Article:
Friday, October 06, 2006


I trust you’re familiar with Keith Olbermann, the former ESPN Sports Center host who now has a news show on CNBC at 8:00 p.m. Olbermann is one of the tiny, tiny group of progressives with the courage to speak with passion about their views on television. If he were on Fox News and flipped what he has to say by 180 degrees, he’d fit in great. But since he’s a progressive, he stands out on TV like a sore thumb.

Recently, I was watching him launch a broadside against the present Administration when I noticed that he repeatedly used a synonym for the word “conservatives.” He kept referring to them as “authoritarians.” My God! I said to myself. He must have read “don’t think of an elephant!” by George Lakoff. More than that, he must actually have paid attention to what he was reading.

In case you haven’t heard of Lakoff’s 119-page book, you’re not alone. Two months ago, I hadn’t either. But it has made the New York Times Bestseller list and has been endorsed by such prominent progressives as Howard Dean, George Soros, Arianna Huffington, Daniel Ellsberg and Robert Reich. The book’s thesis is simple to state: up until now, the conservatives have devoted a ton of money and effort to choosing language that will frame political issues in the “right” way. If the progressives wish to compete in the marketplace of political ideas, they had better devote money and effort to the science of creating language frames of their own.

What’s a frame? Let’s take the above example. Think of a friend whom you’ve referred to as a “conservative”? Now reflect on what that word connotes. It’s actually quite likeable. A conservative is a person who wants to preserve the values that we hold dear, a person who recognizes that if it ain’t broke don’t fix it, a patriot who deeply admires the founders of our political traditions and our religious traditions. Try instead to think of your friend as an “authoritarian.” That doesn’t mean to demonize him, but merely to take his values and understand the flip side of what they stand for. With one simple word change, your friend has been transformed into a person who wants to tell you who you should be able to marry and who you shouldn’t, a person who wants to control what you have growing inside your body, a person who posits that if you support your country, you’ll support its wars, even when they were sold for reasons that turned out not to be true.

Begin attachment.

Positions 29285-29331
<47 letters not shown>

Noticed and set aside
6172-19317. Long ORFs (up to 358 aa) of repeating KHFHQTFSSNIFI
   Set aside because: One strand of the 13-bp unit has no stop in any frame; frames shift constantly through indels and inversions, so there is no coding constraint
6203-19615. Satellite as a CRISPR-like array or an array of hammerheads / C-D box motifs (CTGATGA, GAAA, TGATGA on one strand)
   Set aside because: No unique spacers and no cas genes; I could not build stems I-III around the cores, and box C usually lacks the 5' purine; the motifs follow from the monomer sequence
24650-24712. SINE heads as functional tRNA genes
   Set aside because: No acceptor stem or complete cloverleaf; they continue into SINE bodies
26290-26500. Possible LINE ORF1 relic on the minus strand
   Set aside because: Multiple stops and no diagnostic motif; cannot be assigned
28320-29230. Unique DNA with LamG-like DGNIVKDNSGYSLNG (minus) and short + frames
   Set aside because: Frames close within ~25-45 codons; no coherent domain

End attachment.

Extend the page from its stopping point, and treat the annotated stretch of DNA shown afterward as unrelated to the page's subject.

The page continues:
Frames are succinct. They speak to archetypes in your mind. Conservatives, I mean authoritarians, have mastered the art of framing. Consider the following: “strong defense,” “free markets,” “lower taxes,” “tax relief,” “smaller government,” “family values,” “compassionate conservative,” “pro life.” These are only some of the authoritarian frames that Lakoff discusses. We all know them. And while many of us have ridiculed them, we can at least appreciate viscerally why they’re so appealing.

Authoritarian frames are manly, and they’re manly in a benign way – in the same way that John Wayne or Ward Cleaver is manly. They’re rock solid, but they’re also caring. While they may not go out of their way to help the poor, to pick a progressive’s favorite example, it’s not because they’re indifferent to the welfare of the poor. It’s just that they want the poor to learn how to help themselves. Icons like Wayne and Cleaver are loving—it’s just that they believe in tough love. That way, we’ll all develop the same kind of manly virtue they exhibit, and in the long run, we’ll all be better off. That good ol’ Invisible Hand authoritarians love to talk about will make sure of that.